Jose Mourinho has been sacked after Manchester United made their worst ever start to a Premier League season, with fans' favourite Ole Gunnar Solskjaer under consideration to become caretaker manager.
Appointed to much fanfare in the summer of 2016, the 55-year-old became the first manager in the club's history to win a major trophy in his maiden season.
Mourinho's Europa League, League Cup and Community Shield successes were followed by finishing runners-up in the Premier League and FA Cup last term, but this campaign things have gone awry from the outset.
United have their worst points return after 17 matches in the Premier League era, with Sunday's chastening 3-1 loss at Liverpool leaving them 19 points behind their bitter rivals.
They also face an eye-watering 11-point gap to the top four, leading the club to dismiss a manager they handed a contract extension to in January.
The club hope to appoint a caretaker boss, with links to the club, in the next 48 hours - and are considering former striker Solskjaer.
A club statement yesterday morning read: "Manchester United announces that manager Jose Mourinho has left the club with immediate effect.
"The club would like to thank Jose for his work during his time at Manchester United and wish him success in the future.
"A new caretaker manager will be appointed until the end of the current season, while the club conducts a thorough recruitment process for a new, full-time manager."
The club have quickly set about finding an interim replacement, with former United striker and reserve team coach Solskjaer fitting the profile the club are looking for.
The 45-year-old signed a new three-year deal at Norwegian club Molde at the start of December, extending his second spell at a club he rejoined after an ill-fated spell at the helm of Saturday's opponents Cardiff.
Alex Ferguson's former assistant Mike Phelan is reportedly in the frame to work with Solskjaer, with talk of former Paris St Germain manager and United defender Laurent Blanc coming in as interim replacement understood to be wide of the mark.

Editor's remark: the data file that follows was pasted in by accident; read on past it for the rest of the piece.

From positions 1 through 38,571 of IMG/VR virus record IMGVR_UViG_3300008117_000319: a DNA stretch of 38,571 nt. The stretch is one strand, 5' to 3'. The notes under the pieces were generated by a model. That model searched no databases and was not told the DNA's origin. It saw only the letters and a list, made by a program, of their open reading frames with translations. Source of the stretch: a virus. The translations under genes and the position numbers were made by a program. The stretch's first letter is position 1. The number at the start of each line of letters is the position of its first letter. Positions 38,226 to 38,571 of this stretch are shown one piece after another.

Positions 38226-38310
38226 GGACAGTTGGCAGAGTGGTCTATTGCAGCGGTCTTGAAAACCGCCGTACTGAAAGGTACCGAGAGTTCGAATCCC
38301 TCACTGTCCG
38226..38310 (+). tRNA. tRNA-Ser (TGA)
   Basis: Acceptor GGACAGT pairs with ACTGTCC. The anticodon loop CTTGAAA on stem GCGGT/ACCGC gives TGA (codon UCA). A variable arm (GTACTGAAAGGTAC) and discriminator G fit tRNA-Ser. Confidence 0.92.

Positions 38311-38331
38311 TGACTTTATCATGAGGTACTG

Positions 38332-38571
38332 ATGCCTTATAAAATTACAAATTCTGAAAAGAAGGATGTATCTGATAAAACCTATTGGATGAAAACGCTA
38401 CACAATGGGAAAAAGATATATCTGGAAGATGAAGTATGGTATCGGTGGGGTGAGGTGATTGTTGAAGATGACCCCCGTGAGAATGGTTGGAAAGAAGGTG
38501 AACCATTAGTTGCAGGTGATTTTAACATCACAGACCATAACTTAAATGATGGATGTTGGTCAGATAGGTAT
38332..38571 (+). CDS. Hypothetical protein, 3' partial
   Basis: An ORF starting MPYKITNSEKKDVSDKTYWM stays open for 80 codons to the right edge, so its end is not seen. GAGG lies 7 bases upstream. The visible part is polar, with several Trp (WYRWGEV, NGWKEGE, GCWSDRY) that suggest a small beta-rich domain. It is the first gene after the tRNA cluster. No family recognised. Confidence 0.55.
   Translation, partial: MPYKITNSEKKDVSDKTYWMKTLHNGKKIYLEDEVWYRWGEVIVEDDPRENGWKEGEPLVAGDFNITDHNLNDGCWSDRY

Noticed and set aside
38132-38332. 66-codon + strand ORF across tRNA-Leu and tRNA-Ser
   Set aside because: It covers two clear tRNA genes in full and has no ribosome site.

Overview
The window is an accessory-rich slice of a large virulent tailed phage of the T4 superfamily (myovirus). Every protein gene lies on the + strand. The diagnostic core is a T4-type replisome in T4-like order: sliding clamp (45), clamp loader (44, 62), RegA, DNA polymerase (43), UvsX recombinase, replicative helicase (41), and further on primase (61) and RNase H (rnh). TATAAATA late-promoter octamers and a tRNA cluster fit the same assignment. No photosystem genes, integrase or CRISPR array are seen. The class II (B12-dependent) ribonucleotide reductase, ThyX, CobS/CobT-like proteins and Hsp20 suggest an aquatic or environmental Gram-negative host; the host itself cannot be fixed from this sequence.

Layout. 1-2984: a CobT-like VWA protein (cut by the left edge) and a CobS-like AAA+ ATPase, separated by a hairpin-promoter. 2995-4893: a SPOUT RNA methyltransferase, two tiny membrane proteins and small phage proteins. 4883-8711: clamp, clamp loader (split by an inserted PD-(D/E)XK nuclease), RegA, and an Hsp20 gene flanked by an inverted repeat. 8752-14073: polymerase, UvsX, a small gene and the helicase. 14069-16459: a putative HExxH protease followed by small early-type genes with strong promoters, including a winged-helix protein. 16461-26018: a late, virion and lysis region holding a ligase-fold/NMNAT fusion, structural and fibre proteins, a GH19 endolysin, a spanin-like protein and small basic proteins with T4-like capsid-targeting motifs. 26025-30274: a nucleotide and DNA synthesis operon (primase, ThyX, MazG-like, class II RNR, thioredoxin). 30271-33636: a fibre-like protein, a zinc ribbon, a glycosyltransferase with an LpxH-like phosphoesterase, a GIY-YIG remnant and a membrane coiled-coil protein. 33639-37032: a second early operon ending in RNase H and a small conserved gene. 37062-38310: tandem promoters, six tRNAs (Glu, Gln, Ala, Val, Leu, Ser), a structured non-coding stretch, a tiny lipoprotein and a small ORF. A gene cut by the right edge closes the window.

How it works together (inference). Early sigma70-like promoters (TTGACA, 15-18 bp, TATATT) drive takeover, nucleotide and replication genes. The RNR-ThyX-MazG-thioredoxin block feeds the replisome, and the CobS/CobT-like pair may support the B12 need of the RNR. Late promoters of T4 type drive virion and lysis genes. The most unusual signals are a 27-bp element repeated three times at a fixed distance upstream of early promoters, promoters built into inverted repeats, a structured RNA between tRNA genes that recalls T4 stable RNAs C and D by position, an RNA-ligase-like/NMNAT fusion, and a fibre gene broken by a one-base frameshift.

Training was taken yesterday by first-team coach Michael Carrick after Mourinho was told the news by executive vice-chairman Ed Woodward in a face-to-face meeting at the Aon Training Complex.
The Portuguese left in a car at around 12.25pm and was later seen leaving his home at the Lowry hotel, where he was met by cameras and asked how he was feeling. "OK, my friend," Mourinho said, before posing for pictures.
While the sacking shocked the footballing world, talk of the manager's impending departure appeared to be building in the United dressing room before the announcement. Few are understood to be sad to see him leave, both in terms of the club's players and staff, with Tottenham boss Mauricio Pochettino believed to be the main target to take the reins next summer.
But first comes a short-term managerial replacement along with an extensive and thorough process to belatedly rejig United's background structure.
The club intend to finally bring in a head of football, reporting to executive vice-chairman Woodward, to oversee football operations - a role it is understood Mourinho had a long-standing reluctance about.
But such changes in the long-term interests of the club are why United's hierarchy felt it was important to act now, with a period as unsettling as it has been disappointing leading to concerns growing over the lack of progress in terms of results and style of play.
The decision to sack Mourinho will be costly but that figure pales into insignificance when it comes to the 11 players he was allowed to bring in at a cost of circa £400m.